Race walking is an aerobic activity that shares some similarities and differences with the sport of running. Like running, race walking requires endurance and stamina to get to the finish line after completing a specific distance. Unlike running, you must maintain contact with the ground at all times. This leads to the odd, wiggly, almost dance-like motion that is associated with the sport, but is also what makes it so hard to do.
The sport of race walking produces less impact on the body, but is a very technically demanding activity. Not only do race walkers need to maintain contact with the ground at all times, but the leading leg must be straight with the knee locked as the foot makes contact with the ground and must remain straightened until the leg passes under the body. Judges are used during race walking events to evaluate participants’ technique and can disqualify those who do not follow the proper technique.
Learning the technique involved in race walking is not an easy task. This is especially true if you are coming to the sport as a runner and are more focused on speed than form. It takes much more concentration on the technical details of how you move your body than running does. It also requires a tremendous amount of discipline, since proper technique is not only encouraged, but is absolutely required – and you must maintain that technique from start to end, even when you begin to get tired.
Some people pick up the technique quickly, while for others it may take years of practice to perfect it. The good news is that once you master the race walking technique, you can enjoy a sport that challenges your body while producing less impact on your joints and bones than running.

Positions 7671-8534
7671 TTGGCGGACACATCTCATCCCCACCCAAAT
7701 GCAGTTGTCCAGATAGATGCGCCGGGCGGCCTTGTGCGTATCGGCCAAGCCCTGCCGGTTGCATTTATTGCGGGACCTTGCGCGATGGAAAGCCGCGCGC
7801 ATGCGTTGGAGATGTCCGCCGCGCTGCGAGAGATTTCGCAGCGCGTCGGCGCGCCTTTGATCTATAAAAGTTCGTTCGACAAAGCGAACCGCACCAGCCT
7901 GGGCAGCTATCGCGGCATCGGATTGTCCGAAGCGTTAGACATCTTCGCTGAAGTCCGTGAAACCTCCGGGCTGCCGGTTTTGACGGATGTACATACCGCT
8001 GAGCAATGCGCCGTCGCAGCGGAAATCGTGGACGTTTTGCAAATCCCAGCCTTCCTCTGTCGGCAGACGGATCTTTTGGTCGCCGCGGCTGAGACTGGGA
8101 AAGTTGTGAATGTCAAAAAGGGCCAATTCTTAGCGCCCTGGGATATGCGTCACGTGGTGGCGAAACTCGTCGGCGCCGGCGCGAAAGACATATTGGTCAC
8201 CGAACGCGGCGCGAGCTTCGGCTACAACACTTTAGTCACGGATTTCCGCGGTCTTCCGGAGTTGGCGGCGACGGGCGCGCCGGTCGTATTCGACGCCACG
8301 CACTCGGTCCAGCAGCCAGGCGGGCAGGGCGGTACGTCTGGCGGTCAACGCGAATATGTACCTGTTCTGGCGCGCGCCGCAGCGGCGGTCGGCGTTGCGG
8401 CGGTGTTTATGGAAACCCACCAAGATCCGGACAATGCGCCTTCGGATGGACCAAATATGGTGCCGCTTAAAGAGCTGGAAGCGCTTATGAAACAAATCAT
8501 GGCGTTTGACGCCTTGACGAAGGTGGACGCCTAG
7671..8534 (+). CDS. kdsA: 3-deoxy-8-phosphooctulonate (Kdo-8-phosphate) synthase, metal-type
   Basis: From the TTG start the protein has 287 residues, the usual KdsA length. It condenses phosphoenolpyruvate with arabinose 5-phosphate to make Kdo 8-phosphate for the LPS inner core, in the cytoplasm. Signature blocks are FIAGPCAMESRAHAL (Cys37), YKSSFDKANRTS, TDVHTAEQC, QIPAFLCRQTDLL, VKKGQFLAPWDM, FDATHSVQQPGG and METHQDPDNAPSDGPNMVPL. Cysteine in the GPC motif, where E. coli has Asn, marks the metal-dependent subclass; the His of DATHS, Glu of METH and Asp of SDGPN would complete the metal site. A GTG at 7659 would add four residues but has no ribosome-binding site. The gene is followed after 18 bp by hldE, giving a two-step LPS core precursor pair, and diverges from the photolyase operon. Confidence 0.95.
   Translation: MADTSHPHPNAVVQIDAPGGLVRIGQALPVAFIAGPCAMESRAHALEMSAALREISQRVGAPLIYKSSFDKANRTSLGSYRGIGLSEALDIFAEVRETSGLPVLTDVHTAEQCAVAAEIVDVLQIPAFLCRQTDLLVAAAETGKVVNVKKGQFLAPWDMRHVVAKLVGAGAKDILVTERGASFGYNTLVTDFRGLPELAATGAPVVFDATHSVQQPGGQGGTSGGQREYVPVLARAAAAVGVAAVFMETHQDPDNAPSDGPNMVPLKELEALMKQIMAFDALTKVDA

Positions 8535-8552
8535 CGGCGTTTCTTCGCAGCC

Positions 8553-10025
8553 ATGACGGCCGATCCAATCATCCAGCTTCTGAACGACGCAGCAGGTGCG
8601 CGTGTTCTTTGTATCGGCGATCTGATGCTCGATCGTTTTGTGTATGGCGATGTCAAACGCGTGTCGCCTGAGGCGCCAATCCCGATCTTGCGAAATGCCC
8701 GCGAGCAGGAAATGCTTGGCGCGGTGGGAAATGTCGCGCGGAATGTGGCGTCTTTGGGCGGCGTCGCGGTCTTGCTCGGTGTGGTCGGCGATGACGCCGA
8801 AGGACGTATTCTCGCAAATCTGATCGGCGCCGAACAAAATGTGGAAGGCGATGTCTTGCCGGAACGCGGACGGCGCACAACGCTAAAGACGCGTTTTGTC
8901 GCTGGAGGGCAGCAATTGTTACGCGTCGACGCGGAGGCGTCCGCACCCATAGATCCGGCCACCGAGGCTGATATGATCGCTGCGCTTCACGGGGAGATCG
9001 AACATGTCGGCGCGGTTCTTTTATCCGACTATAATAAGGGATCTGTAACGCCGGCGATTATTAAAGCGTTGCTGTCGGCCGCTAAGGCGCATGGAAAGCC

So, what’s with all the twisting and wiggling that race walkers do?
To perfect the art of race walking, you have to:
Twist your hips more than you typically would when walking, which helps you take longer steps. Most people twist their hips about 4 degrees when walking, but you’ll have to twist your hips closer to 20 degrees.
Keep your hips lower than normal, to make your center of gravity lower and make your gait less jerky.
Walk in an extremely straight line, which makes your pelvis rotate more and elongates your stride. Sure, it makes you look like you’re holding it in so you can get to the bathroom, but it’s an important part of the technique.
Focus on keeping your front leg straight as your foot hits the ground, until your leg passes under your body.
Remember to maintain contact with the ground at all times.
Competitive race walking events are available for people of all ages, from kids through seniors. The sport even has a place in the summer Olympic Games. In fact, Olympic race walkers break 7-minute miles, all while having to adhere to intense scrutiny by judges who are serious about making sure there are no breaks in form during the event.
Men’s race walking made its debut as a standalone Olympic sport in the 1908 Olympics in London. Women didn’t compete in the sport, however, until the 1992 games in Barcelona. The 2016 Olympics in Rio included three race walking events – a men’s 20-kilometer race (12.4 miles) won by China’s Wang Chen, a women’s 20-kilometer race won by China’s Liu Hong and a men’s 50-kilometer race (31 miles) won by Slovakia’s Matej Toth.